The Birth of The Golden Bridge
“The Golden Bridge”
...It occurred to me in early 2017 to name our organization that had yet to be formed ‘The Golden Bridge’. I asked a friend who was fluent in Spanish, ‘how do you say “The Golden Bridge” in Spanish’. She replied “El Puente Dorado”. And it was sealed; the name of this company would be El Puente Dorado.
Having traveled extensively throughout Mexico for the last several years, I was struck by too many things to be named here. But among them, chiefly, were the people of Mexico. Regardless of where I found myself and in what circumstances, it became evident to me that the people of Mexico were beautiful, caring and always accommodating to me. And while different regions, towns and so forth all had their unique and distinctive character, what stood out most was the kindness, authenticity, and genuine humility of the people I came across.
I realized that I had developed a fond attachment with Mexico. I kept coming back, again and again. I also knew that there was something deeply therapeutic about these various settings for me. I felt complete, whole, relaxed, and truly full of joy while I was there. In fact, each time I left it was always with a tinge of sadness and longing I knew I wanted to bridge people from other areas of the world to this culture. I also knew that the environments, themselves, were healing me. It became obvious to me that I wanted to bridge cultures, not just for others, but to develop deeper bridges between myself and the people of Mexico.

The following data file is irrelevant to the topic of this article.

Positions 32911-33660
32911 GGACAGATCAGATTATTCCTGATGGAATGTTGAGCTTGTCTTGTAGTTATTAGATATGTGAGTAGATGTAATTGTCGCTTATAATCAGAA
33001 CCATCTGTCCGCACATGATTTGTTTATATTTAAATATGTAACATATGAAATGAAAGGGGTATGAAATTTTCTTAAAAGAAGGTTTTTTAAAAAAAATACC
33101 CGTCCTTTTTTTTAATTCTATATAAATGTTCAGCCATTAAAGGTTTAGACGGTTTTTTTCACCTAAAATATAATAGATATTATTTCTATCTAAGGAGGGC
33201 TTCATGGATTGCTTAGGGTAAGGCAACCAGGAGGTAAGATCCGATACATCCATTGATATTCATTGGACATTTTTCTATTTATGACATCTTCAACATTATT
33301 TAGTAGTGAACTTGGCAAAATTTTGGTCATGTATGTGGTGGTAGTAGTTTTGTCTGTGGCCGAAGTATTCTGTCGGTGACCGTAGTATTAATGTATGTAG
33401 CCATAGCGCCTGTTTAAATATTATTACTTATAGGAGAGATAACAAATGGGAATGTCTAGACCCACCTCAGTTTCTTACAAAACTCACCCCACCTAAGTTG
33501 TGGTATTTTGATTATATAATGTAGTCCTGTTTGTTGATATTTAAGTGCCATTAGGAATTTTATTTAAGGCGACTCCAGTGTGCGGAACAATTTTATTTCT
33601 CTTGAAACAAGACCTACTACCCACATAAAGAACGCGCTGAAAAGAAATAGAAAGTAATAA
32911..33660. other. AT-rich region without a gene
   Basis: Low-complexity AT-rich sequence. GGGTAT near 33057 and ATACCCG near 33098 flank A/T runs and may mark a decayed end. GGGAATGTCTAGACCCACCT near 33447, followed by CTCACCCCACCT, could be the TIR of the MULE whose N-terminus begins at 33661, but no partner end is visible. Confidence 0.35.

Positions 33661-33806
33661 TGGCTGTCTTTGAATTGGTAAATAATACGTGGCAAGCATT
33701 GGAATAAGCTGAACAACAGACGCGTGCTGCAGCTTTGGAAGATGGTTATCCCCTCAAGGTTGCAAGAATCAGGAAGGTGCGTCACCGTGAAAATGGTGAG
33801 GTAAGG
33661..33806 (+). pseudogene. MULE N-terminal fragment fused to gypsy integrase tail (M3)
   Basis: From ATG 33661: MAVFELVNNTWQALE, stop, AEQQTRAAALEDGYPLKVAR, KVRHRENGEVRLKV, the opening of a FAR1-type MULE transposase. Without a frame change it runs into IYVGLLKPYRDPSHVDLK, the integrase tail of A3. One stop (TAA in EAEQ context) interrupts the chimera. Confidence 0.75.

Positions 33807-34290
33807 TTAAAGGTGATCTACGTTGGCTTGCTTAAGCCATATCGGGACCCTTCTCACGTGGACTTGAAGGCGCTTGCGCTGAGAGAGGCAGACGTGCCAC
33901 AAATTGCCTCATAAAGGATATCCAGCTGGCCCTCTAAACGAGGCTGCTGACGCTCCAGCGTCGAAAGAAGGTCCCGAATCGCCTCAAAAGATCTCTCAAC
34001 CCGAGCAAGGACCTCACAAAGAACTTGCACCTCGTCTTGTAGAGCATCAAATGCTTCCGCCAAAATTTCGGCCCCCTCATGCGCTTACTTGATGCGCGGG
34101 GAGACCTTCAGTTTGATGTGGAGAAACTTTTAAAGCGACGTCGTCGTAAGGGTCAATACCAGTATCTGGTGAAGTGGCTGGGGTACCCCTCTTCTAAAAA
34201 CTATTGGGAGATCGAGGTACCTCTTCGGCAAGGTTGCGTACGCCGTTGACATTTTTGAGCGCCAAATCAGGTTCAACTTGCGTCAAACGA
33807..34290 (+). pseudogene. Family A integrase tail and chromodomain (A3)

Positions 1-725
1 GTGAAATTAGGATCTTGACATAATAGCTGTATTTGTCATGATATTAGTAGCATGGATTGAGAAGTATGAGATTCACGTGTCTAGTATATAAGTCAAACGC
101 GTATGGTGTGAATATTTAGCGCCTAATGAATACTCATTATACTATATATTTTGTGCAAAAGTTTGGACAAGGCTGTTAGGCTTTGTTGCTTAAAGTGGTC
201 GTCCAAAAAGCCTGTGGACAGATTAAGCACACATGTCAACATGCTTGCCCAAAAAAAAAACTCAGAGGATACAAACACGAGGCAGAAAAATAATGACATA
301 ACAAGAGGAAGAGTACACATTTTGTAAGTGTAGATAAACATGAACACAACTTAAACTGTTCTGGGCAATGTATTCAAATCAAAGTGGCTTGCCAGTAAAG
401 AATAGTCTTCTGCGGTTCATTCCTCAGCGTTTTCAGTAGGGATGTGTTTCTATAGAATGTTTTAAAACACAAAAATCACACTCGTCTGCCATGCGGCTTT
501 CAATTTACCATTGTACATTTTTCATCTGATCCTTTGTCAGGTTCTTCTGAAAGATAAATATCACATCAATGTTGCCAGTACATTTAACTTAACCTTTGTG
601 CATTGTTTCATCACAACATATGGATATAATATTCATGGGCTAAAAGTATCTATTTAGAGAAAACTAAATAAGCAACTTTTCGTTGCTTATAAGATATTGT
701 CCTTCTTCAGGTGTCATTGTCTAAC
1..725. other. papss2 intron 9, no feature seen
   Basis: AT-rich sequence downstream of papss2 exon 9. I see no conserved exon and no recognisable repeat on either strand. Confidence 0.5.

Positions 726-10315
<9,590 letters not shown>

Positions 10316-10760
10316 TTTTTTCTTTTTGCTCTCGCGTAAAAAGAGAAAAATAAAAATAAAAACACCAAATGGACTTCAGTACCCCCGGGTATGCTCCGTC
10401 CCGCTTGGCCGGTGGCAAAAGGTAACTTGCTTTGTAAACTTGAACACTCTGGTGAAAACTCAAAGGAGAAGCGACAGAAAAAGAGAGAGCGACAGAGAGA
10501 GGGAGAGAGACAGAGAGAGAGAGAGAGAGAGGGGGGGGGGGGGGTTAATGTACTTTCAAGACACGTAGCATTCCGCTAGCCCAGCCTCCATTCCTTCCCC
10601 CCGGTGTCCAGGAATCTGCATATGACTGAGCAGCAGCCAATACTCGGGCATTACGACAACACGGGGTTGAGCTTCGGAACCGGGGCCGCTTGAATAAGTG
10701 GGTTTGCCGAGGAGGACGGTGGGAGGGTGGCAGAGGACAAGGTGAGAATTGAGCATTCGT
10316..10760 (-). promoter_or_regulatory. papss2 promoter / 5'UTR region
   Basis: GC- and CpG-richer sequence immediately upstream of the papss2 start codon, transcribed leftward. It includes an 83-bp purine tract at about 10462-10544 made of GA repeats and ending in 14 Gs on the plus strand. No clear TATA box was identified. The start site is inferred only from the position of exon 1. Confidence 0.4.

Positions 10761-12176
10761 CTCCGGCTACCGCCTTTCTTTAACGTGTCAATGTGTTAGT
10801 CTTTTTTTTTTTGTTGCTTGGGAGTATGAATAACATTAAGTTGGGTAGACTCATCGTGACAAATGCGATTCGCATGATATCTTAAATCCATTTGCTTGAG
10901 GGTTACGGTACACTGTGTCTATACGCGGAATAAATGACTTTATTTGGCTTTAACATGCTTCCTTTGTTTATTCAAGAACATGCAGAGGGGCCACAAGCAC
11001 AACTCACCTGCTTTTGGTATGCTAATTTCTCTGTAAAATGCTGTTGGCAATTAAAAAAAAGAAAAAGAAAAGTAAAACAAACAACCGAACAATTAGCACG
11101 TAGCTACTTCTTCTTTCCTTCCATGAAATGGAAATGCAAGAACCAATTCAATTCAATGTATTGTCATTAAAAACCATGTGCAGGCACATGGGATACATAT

The varieties of aquaeous spaces immediately drew me in; in the Yucatan, in Southern Baja, and in Valle de Bravo. Perhaps it is because my zodiac sign is a water sign (I have always had a connection to astrology). Or maybe it is due to the fact that my whole life I have always loved to swim. In any case, I wanted to explore the waterways. It became very evident to me that people needed to experience these bodies of water, as well; another puente.
Finally, I took a look in the mirror and with the guidance of others, the realization that my particular affinity for the space—and how it had begun to heal me—coupled with my skill sets as a long-time Tibetan meditation practitioner and psychotherapist, made me capable of helping others heal in these environments. After all, I had taught Tibetan meditation for 13 years, already, at that point.
In January of 2018, having just directed a meditation retreat with my spiritual mentor and several students in the small pueblo of Uayma in the state of Yucatan, experiencing such connection and joy there, I knew I wanted to launch the first program in that region. But what would be the emphasis? It was simple: to help others who are experiencing difficult life transitions to heal and re-discover wholeness with the support of spiritually-minded, grounded, kind and caring people. And we would do so using various spiritual practices, including Tibetan meditation and restorative yoga.
Our team addressed the desire to have locally-grown and prepared meals with first-class chefs, the need for massage work--as people who are experiencing difficult transitions need to have their bodies cared for in this way, as well. Finally, having explored the region we determined the cenotes, lagoons, and the Sian Ka’an biosphere, as well as local ruins, would give people a chance to relax, restore, feel held and have fun while alternating with spiritual and psychological work to help integrate their beings. This is the birth of our program from November 2-11, 2018 in Akumal, Q.R. and this is the essential model we will be utilizing as we explore South and Central America in years to come.
Love, Nikolas Maslow